I read an interesting article last week following the death of a prominent American Psychologist Judith Wallerstein. http://www.nytimes.com/2012/06/21/health/research/judith-s-wallerstein-psychologist-who-analyzed-divorce-dies-at-90.html?_r=1
Her report on how young children of a divorce often experienced the emotional impact well into their adulthood caused a national debate in the 1970′s. Ms Wallerstein came under a degree of criticism for making parents feel even more guilty and distressed for pursing a divorce when there were children involved. The reaction to her report came as no great surprise to me and underlined why Family Law does require more than just a knowledge of the law.
I often talk to my clients about how their children are dealing with the relationship breakdown. As Judith Wallerstein’s report highlights, children may benefit from “counselling” during or after a split. That doesn’t always mean a counsellor but may just mean someone other than mum or dad who they can talk to help them deal with what’s going on. This could be friends, family or teachers although it’s important to remember that these individuals are unlikely to be as well trained as a professional Counsellor. Some parents would never consider using a Counsellor often because the child, in their view, seems to be coping well with everything or perhaps more uncomfortably a guilty feeling that a referral to a Counsellor is somehow an admission that they are to blame for what is happening to their child. Divorce is a fact of life these days. Blaming either yourself or your spouse tends to be unhelpful when dealing with any children issues. Useful guidance I give my clients is always consider what is in the best interests of your child and don’t let guilt, anger or other emotions influence that decision.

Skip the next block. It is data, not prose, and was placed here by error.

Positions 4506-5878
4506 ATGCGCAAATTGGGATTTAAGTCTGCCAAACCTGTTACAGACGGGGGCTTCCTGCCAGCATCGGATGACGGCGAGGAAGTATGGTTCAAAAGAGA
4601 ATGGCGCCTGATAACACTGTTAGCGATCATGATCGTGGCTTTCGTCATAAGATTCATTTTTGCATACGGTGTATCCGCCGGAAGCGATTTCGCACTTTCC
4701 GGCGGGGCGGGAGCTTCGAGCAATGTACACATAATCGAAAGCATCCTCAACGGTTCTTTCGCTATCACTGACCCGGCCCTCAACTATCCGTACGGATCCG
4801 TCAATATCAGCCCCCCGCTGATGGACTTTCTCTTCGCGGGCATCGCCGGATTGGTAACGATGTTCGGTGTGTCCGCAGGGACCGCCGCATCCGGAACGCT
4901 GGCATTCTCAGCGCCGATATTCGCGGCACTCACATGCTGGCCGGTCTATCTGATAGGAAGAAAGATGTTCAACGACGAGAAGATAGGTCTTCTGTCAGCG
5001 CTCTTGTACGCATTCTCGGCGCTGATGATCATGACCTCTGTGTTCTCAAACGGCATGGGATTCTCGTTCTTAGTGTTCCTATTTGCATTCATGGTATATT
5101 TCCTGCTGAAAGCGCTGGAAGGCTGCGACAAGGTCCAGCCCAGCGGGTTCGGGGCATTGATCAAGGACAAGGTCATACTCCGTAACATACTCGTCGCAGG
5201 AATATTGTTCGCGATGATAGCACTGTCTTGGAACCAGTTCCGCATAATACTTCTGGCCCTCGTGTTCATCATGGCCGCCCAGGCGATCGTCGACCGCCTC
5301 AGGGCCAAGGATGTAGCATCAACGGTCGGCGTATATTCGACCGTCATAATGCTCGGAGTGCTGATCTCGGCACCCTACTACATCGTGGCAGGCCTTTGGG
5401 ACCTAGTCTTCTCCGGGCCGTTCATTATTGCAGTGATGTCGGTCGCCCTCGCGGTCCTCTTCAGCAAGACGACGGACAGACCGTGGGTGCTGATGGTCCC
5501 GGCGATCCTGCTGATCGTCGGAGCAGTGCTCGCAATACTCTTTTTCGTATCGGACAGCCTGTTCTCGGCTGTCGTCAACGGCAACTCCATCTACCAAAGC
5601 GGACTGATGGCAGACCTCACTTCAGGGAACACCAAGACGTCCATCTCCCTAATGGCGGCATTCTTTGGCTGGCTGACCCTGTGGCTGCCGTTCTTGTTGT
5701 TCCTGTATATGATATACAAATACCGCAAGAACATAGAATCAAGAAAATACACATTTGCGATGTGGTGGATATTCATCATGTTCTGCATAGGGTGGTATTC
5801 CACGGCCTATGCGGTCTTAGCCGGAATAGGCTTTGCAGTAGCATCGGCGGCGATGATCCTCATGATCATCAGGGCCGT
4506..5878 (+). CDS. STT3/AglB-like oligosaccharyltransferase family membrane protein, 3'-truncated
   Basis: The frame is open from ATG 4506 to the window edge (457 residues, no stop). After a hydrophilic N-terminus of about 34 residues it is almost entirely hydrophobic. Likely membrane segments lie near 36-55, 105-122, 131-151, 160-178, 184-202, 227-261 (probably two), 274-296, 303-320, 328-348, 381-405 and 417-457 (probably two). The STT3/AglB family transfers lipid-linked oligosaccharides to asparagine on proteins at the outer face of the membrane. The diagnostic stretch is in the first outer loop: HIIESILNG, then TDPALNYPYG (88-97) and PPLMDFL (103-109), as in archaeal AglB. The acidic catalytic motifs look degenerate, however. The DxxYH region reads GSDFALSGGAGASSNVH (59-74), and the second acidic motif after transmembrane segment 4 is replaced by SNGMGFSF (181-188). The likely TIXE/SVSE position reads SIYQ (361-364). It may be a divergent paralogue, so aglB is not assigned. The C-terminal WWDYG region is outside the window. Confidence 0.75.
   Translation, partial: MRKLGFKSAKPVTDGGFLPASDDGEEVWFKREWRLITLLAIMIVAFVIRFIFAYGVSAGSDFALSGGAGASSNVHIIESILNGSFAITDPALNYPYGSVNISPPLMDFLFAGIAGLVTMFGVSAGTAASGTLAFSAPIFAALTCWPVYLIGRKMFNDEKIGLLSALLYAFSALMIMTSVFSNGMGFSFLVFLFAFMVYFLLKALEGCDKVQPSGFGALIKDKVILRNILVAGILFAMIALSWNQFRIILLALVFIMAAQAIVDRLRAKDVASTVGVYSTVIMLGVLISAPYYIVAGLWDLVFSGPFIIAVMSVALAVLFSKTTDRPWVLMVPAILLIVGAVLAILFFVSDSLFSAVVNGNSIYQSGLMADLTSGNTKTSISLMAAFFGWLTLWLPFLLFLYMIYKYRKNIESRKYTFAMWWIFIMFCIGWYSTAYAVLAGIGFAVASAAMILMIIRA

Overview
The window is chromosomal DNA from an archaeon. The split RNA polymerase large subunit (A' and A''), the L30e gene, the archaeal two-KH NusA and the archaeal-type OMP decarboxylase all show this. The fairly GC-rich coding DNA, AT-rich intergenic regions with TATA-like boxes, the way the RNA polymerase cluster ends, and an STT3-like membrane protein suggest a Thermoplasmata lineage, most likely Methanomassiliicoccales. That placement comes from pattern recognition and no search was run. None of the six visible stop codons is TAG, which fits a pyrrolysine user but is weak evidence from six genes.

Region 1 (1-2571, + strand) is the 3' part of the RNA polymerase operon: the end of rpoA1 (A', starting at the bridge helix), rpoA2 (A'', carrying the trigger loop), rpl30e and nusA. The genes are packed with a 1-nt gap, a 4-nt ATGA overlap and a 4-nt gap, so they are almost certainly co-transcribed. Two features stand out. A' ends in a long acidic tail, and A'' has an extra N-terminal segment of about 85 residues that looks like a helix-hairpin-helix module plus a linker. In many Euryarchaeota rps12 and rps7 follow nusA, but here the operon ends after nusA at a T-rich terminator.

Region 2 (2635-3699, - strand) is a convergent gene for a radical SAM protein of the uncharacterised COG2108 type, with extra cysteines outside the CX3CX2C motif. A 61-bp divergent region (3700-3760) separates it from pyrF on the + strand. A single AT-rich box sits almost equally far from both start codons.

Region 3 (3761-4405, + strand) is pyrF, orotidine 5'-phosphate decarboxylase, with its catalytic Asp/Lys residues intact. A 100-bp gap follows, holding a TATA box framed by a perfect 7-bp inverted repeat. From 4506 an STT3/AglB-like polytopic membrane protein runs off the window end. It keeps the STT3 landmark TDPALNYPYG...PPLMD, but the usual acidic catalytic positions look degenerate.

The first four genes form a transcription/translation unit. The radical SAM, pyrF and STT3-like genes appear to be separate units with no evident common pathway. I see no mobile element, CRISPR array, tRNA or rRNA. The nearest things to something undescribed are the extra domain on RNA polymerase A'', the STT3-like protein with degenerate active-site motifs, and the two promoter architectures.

There’s further practical advice on the Resolution website (www.resolution.org.uk/advice_for_parents). Here you can find key information to help you make a positive difference for your children, as well as details of Resolution’s parent workshops which aim to help parents manage the impact of their divorce or separation for their children.
If your looking for a Counsellor then please contact me email@example.com and I will be able to put you in touch with a local Counsellor or alternatively find a
Counsellor on the British Association of Counselling and Psychotherapy website http://www.bacp.co.uk/